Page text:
Every other artist begins with a blank canvas, a piece of paper. The photographer begins with the finished product. —Edward Steichen
A lot of people are clueless when it comes to knowing how to hire a photographer. Some just go to the nearest commercial studio, sit down, pay the fees, and try to enjoy the results. It’s easier that way. Those who need something specific, though, and especially corporate entities that need product and marketing imagery, need more than can be found at the Photos-R-Us booth at the mall.
A source on social media led me to this article on Libris: How To Hire A Professional Photographer. The article is well written and covers the major topics one might want to consider before hiring a professional photographer for corporate imagery. The same recommendations wouldn’t necessarily apply to someone hiring a portrait photographer, though. Similarly, there’s a very different set of questions to ask before hiring a wedding photographer, or someone who can adequately capture your four-year-old’s birthday. Hiring a good photographer can be challenging.
At the same time, however, photographers are plagued by would-be customers who don’t have a clue what they’re doing. Most of the time, we can help and guide them toward exactly what they need. For example, if you ask me about wedding photos, I’m going to guide you toward a number of colleagues who do nothing but weddings. They’re good at that. Weddings just drive me nuts. Still, there are always those who get it so wrong we just walk away.
Here’s a humorous list of ways to NOT hire a professional photographer.
Start with “How much would you charge …”
I don’t want to hear any more. If all you are interested in is the cost, then you’re not interested in the professionalism and quality of my work, which is a large part of how my price is determined. If you’re shopping based on price, go to the mall. I, on the other hand, am likely to give you my sarcastic (and very poor) Groucho Marx impression:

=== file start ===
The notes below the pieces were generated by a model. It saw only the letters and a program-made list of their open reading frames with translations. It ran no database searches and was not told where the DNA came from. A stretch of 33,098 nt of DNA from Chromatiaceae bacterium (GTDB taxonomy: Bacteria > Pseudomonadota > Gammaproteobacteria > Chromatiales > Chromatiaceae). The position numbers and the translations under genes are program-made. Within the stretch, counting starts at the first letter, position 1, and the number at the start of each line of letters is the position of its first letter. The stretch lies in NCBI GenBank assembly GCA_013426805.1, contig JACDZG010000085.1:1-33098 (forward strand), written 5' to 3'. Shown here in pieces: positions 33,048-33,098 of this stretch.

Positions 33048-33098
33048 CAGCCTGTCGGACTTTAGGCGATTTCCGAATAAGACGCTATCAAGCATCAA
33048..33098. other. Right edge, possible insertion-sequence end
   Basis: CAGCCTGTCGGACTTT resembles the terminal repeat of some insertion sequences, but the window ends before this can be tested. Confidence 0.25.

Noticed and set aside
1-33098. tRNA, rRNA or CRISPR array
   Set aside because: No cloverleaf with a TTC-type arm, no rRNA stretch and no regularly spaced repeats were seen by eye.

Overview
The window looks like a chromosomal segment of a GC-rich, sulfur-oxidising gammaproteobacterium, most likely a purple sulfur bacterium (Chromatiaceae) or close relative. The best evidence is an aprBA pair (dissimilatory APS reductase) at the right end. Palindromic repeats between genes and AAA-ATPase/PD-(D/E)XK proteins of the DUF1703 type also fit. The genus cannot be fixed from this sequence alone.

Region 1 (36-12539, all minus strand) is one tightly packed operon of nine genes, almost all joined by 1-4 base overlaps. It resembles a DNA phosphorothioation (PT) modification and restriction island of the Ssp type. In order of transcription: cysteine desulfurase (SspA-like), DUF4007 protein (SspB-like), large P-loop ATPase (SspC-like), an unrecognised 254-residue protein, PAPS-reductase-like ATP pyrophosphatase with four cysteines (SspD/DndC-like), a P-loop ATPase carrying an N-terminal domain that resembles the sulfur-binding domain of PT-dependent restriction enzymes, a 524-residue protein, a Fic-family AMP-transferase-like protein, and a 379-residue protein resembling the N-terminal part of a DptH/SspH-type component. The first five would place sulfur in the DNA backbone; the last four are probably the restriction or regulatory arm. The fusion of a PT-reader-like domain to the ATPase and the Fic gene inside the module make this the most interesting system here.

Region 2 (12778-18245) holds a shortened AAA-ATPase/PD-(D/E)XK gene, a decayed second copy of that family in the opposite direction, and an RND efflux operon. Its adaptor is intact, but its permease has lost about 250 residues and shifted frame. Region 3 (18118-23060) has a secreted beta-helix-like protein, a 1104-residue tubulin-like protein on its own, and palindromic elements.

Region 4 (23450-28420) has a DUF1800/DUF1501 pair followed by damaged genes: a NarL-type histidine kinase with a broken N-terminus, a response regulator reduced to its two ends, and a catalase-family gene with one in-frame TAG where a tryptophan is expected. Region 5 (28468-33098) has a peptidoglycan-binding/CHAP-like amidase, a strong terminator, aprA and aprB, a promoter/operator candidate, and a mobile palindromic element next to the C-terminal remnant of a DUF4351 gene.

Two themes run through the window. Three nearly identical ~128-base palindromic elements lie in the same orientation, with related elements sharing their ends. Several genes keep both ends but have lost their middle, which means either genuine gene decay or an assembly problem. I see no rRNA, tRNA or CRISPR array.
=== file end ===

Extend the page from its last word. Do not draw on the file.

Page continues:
“How much do I charge? How much do you have? Here, show me your wallet. We’ll just take all those credit cards there and max ’em out and call it even. That works for me, doesn’t it? By the way, who did you say you are?”
Don’t have a clue what you want
“We need someone to take pictures for our company’s website.” comes the typical request.
“Wonderful, what kind of pictures do you want?” we’ll ask. “Headshots of company leadership? Pictures of your products? Photos of your employees pretending to work together?”
“I don’t know. Just stuff around the office or something.”
Uhm, yeah. You need to find someone who has to patience to stand around and twiddle their thumbs all day while you make up your mind. This never works because, regardless of what pictures might ultimately be taken, they’re never the “right ones,” because no one has a freaking clue what the “right ones” are. Call me when you know what you want.
Think anything under $500 is a budget
Sure, you can always find a photographer willing to work for next to nothing, or maybe even nothing. They’re out there. You get what you pay for. This applies in double doses to corporate imagery. We apply a formula when calculating the value of corporate photographs. That formula includes various forms of media and how many people are likely to view the image(s). The pictures going into a $3 million global ad campaign are going to cost a lost more than the pictures we shoot for Uncle Fester’s Bait Shop.
Photographers often feel a lot of pressure here and too many companies are willing to take advantage of us. We want the job, especially if the client carries some name recognition. However, we also know the value of our work. If you’re a corporation, it’s beyond rude to ask for anyone to take a shot of your company headquarters for less than $1,500. Try to understand the value of our work and give us a budget that is reasonable.
Balk at paying for my staff